Landfall is visceral, sexual and timely. It melds Alt rock, electronica and classical themes The title track features Carole Pope in a duet with Rufus Wainwright. The song speaks to our collective unrest in these uncertain times.
CASHBOX‘Landfall’ might very well be Carole Pope’s most transitional, challenging and esoteric work to date. On one hand it’s a post-modern alternative music album that’s as cutting edge as Skinny Puppy/ Nine Inch Nails in both the opening industrial track ‘Viral’, and the sexually charged, dark-horse ‘My Flame’, while on the other hand being as hip as Arcade Fire/ The Decemberists as seen through the lens of the alt-folk lament “Tell Me” and the plaintive violin concerto “Tourniquet”.
These polar opposite styles seem to meld well on a single album through the brilliance of the players. National Velvet/Images in Vogue guitarist Tim Welch leads the charge along with Randy Cooke (drums), Spoons/Honeymoon Suite keyboardist Rob Preuss, and multi-instrumentalist Sean Kelly (on loan as bassist from Helix). On top of this comes the crystal crunch production of Pope and Tim Welch and the mixing finesse of Grammy Award winner John Whynot.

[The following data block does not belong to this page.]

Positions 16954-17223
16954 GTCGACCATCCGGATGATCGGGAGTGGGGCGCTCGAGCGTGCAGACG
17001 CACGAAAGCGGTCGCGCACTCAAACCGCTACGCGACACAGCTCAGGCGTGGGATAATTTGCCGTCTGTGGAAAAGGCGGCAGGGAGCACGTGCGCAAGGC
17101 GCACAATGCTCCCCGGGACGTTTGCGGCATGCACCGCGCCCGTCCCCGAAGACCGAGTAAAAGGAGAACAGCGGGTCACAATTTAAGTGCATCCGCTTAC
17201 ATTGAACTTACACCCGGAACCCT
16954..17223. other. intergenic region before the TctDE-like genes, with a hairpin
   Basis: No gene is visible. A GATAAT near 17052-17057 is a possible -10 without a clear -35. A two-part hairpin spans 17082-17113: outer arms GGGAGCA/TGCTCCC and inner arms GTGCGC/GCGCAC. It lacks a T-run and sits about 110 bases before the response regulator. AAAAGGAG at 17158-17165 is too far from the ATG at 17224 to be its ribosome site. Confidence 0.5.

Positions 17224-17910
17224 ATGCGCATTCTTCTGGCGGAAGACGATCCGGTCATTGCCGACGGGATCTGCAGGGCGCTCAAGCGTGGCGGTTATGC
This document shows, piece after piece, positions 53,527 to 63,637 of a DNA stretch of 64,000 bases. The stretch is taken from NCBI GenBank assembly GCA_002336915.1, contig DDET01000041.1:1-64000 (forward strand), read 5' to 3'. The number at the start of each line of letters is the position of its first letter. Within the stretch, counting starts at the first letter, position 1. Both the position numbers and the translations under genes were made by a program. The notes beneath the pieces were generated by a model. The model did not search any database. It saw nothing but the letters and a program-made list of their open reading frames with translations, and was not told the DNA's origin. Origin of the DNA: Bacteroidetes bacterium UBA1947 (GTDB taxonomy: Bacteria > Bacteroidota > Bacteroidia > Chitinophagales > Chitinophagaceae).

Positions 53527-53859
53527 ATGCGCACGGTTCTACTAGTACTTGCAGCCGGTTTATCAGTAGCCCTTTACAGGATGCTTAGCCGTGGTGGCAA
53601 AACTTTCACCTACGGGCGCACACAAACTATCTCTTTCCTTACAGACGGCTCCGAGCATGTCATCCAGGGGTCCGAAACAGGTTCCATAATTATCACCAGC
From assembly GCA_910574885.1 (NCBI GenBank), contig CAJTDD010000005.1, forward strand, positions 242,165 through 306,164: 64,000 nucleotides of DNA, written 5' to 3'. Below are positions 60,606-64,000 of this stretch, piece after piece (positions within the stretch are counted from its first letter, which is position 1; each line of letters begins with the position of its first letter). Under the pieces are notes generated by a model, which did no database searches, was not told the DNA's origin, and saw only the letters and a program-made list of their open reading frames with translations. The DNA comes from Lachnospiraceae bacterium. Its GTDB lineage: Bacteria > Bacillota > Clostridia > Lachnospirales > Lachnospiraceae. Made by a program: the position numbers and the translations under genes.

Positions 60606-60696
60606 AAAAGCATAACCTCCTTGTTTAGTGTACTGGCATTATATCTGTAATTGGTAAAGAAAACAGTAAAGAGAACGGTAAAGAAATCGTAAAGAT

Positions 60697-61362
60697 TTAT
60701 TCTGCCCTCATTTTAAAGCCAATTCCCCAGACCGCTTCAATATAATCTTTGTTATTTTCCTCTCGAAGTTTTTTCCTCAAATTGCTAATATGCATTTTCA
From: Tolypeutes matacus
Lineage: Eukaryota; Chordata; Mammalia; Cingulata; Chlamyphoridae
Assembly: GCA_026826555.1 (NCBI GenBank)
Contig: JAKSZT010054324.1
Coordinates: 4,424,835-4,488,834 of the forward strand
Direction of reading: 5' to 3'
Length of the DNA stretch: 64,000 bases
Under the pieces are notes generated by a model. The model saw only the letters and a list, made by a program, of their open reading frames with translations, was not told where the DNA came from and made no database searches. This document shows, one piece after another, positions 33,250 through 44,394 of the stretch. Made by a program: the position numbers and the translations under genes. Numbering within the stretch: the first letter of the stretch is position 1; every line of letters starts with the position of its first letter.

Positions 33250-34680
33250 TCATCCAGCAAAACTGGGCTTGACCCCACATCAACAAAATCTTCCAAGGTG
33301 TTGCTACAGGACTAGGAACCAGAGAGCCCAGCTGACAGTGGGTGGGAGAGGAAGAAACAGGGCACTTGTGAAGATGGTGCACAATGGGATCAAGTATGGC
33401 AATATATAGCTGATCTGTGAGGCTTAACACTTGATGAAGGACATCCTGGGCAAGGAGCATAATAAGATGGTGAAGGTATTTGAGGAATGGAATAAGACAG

Between stylistic extremes there’s something here for every predilection and kink, most likely in an attempt to keep Pope from getting too complacent in challenging herself; There’s a hooky, funk workout on “Did I Mention” where Prince meets Bootsy Collins and Pope provides controlled vocal gymnastics like you’ve never heard before.
As with the ‘Transcend’ album there’s also a helping of Euro-Dance/Electronica in the track “Shining Path” whose style and feel is the only one reminiscent of Rough Trade; the most overt reference to Pope’s rants of old comes on the back of “God = Love”, a powerful comment on the dichotomy between the tenet of God as a loving being/concept and the reality of that being/concept being an intruder of the psyche.
The title track, “Landfall”, provides the anchor (as it were) to this entire musical spoked wheel. It is a modern manifesto in madrigal form with beautiful orchestration and Pope’s subdued, dare I say, lilting vocal execution. Along for the journey, and adding colour commentary, is the inestimable Rufus Wainwright.
Make no mistake, Carole Pope will never change her spots, but the fur underneath will continue to grow wild and remain as barbed and sensually alluring as ever.